What is career pathing? Technically, it's defined as a process that charts employee development with a given employer – but it's also a valuable tool employers can use to retain more employees and build a loyal, engaged team. Here's a closer look at what career pathing (also sometimes called career mapping) entails, who it benefits, and how to incorporate it into your organization.
What is a career path?
A career path is a type of talent management strategy that charts the long-term career development of a given employee. A thorough career path identifies opportunities for advancement based on an individual's unique skills, interests, and career objectives, and details the steps that the employee needs to take along the way to reach various milestones outlined in the career path.
Career pathing assures the employee that the employer wants to form a long-term, symbiotic partnership.
The benefits of career pathing for employers
Career pathing may require an additional level of involvement in training and development from HR as well as managers, but it can yield several tangible benefits to businesses that invest in it, including:
- Greater return on hiring investment. Much of the time, energy, and financial investment that goes into hiring and training new employees is unavoidable. But the longer an employee stays with a company and effectively contributes to it, the more the return on investment from hiring that person increases.
- Engaged employees. Businesses that communicate career pathing to their employees can encourage overall engagement throughout the lifetime of their employment as well as their willingness to invest in learning the "ins and outs" of the business, beyond the scope of their current role.
- Retention. A career path can serve as a guide to determine what skills or experiences an employee may need to develop to qualify for a new available opportunity within the organization. This can be particularly useful if an employee begins to lose interest in their position. In fact, this is an ideal time to revisit the career path; while there’s no guarantee, it could mitigate the chance that an employee starts looking for a new opportunity outside of the company.
- Loyalty. Employees who have a long-term view about their relationship with an employer are more likely to be invested in helping the company succeed, and career pathing can play a key role in this. For example, a new employer tries to recruit your employee for a position that offers more compensation or prominence. But an employee with a career path may see that, despite short-term gains that may come with switching jobs, long-term opportunities at your business may be more compelling.
The benefits of career pathing for employees
Career pathing requires employees to put thought into what they want from their career, both now and in the future. It also provides these benefits:
- A sense of security. Changing jobs can be emotionally, professionally, and financially stressful for an individual. Employees with a career path may feel more secure working for an employer who wants to keep them interested, challenged, and professionally curious. Career pathing assures the employee that the employer wants to form a long-term, symbiotic partnership.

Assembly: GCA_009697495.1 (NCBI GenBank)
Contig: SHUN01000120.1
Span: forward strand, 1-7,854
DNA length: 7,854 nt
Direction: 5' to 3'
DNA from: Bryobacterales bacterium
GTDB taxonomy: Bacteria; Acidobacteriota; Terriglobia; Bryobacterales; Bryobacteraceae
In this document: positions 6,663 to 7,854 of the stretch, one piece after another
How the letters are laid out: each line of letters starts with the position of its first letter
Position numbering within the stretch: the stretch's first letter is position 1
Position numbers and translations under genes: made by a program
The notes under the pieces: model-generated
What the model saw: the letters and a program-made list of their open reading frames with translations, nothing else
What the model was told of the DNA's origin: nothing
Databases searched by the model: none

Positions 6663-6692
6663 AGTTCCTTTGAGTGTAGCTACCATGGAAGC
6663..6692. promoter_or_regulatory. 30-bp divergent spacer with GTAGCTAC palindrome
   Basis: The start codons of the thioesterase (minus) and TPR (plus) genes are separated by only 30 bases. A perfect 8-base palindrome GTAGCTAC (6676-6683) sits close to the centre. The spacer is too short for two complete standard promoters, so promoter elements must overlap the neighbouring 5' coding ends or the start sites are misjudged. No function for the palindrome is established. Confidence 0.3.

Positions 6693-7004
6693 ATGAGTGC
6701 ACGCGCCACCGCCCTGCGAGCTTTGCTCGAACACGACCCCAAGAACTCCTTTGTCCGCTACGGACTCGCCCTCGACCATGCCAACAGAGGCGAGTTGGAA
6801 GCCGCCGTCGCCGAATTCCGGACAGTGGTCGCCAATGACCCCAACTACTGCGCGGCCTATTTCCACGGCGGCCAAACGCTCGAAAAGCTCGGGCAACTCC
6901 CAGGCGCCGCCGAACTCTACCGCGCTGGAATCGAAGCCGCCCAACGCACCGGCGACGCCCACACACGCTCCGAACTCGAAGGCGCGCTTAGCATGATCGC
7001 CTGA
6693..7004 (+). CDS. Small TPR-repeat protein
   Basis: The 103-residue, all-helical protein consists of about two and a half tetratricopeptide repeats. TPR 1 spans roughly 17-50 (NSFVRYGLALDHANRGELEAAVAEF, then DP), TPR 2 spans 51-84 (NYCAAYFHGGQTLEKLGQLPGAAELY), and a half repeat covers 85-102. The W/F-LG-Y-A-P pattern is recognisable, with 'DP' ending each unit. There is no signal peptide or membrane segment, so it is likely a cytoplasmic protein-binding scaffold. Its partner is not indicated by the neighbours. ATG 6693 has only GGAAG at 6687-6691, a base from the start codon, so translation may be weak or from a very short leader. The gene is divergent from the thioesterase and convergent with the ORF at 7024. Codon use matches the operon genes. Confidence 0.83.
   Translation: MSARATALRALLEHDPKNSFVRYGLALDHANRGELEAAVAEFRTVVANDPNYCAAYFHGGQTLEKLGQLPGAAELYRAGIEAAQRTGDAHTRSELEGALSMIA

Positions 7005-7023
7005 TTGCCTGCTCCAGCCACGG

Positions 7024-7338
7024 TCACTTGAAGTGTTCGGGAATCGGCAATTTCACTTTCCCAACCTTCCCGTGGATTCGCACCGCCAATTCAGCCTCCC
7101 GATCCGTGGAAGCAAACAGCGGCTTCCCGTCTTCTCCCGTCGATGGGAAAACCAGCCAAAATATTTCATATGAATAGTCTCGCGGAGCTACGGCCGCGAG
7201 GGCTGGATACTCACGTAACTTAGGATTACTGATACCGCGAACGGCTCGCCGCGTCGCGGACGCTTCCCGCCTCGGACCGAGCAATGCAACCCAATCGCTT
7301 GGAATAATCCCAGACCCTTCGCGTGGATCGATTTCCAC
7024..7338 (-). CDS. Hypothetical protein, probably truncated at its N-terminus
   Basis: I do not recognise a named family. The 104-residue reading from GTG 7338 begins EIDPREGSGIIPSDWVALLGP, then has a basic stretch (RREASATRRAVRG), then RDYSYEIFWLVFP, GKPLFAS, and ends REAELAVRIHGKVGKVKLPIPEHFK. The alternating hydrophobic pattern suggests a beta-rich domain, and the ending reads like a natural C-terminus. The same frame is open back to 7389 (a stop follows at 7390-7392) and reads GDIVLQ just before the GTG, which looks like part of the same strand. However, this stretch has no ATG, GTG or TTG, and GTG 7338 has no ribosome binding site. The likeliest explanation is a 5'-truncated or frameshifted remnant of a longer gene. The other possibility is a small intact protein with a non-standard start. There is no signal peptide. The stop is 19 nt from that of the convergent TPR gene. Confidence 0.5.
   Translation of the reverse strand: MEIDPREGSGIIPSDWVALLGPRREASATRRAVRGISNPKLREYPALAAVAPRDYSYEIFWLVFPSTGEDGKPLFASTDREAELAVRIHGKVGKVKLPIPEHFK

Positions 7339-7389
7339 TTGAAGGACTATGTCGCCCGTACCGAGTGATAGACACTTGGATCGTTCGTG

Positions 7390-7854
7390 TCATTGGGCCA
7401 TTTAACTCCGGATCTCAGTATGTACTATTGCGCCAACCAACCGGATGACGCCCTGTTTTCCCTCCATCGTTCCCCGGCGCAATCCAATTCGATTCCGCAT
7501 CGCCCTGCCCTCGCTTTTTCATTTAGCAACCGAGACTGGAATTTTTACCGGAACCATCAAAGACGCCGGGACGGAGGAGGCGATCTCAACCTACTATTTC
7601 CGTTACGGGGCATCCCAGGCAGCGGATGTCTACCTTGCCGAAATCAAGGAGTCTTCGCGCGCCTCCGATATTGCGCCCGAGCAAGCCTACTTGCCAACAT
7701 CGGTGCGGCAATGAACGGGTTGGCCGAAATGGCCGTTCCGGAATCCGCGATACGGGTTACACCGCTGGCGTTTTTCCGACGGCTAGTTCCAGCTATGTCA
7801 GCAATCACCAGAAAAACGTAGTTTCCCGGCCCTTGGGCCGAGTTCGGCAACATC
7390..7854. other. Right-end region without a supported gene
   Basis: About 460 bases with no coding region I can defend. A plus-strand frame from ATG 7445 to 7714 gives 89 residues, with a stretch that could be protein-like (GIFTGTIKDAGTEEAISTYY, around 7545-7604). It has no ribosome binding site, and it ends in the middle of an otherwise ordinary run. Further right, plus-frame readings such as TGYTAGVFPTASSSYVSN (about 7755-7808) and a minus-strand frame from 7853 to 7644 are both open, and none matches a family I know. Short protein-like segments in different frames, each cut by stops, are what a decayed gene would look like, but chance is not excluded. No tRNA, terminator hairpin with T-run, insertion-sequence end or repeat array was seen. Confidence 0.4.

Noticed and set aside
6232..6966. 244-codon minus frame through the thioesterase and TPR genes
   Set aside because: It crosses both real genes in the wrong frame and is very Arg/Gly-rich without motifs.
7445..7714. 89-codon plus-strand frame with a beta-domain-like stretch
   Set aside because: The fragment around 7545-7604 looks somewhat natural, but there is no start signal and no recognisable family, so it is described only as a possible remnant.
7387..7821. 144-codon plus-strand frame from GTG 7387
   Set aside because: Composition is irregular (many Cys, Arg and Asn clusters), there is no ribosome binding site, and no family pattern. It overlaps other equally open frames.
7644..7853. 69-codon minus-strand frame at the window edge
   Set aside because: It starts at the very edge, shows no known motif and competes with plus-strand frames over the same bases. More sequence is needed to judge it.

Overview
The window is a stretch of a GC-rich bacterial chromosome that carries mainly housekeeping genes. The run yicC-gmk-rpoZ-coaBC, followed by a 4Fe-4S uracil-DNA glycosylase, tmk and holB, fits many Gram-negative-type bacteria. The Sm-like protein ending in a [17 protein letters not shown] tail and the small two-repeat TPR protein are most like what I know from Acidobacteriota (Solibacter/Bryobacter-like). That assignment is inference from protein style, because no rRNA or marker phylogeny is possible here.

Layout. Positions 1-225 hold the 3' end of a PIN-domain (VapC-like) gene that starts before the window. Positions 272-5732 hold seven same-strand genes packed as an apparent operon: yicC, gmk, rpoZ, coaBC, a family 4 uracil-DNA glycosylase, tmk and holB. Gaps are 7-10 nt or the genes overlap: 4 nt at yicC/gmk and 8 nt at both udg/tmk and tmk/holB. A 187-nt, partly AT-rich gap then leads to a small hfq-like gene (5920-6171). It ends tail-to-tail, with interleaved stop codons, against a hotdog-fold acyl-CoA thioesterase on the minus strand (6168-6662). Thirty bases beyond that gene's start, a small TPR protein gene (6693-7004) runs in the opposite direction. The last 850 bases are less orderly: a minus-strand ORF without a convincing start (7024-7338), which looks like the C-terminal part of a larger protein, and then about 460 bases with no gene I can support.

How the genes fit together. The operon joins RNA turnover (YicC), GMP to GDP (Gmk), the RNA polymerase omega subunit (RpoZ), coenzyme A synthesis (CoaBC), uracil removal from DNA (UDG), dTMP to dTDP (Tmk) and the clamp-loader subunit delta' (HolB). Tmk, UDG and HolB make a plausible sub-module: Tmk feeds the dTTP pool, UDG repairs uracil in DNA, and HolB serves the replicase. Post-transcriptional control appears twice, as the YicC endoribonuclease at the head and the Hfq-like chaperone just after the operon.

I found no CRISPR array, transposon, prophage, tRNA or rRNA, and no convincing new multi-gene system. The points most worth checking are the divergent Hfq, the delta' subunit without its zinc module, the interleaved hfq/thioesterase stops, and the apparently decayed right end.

- Increased trust and transparency. Career pathing acknowledges that employees will form different interests and seek new challenges; there is no need for the employee to feel guilty or anxious about wanting to move into a new role when the time comes. Instead, the path inherently allows the employee to grow, expand, and pursue changing interests in a supportive and encouraging environment.
- A plan for progress. Employees want to know they will gain the experience required to move forward in their career, regardless of how many years they may work for an employer. A career path doesn't require an employee to stay with an employer indefinitely, but it does give them access to the tools necessary in order to remain a valuable asset in their chosen profession.
How to make career pathing a part of your company
Career pathing requires active involvement from both employee and employer. Some approaches to make a career path part of your company's talent management protocol may include:
- Position career pathing as a benefit. Approach and communicate about career pathing as a tool that prepares employees for a "lifetime of employability," not a lifetime commitment to an employer.
- Invite managers to participate. HR professionals should coach managers to view employees as resources for the entire company, not only to a single department or team. This can encourage managers to see how an employee could develop with training that may not be specific to their current role — but could be beneficial to their future goals, and the broader needs of the organization.
- Educate employees to self-assess. Employees must "own" the goals outlined in their career path, and to be accountable for developing the skills needed to make them reality. An effective career path begins with an employee self-assessment about skills, talents, experience, and an inventory on how the employee envisions their career. Some paths may involve vertical moves into management, while others may include a series of lateral moves. There is no "right" or "wrong" career path for an employee, provided it's an honest overview of what the employee wants to accomplish.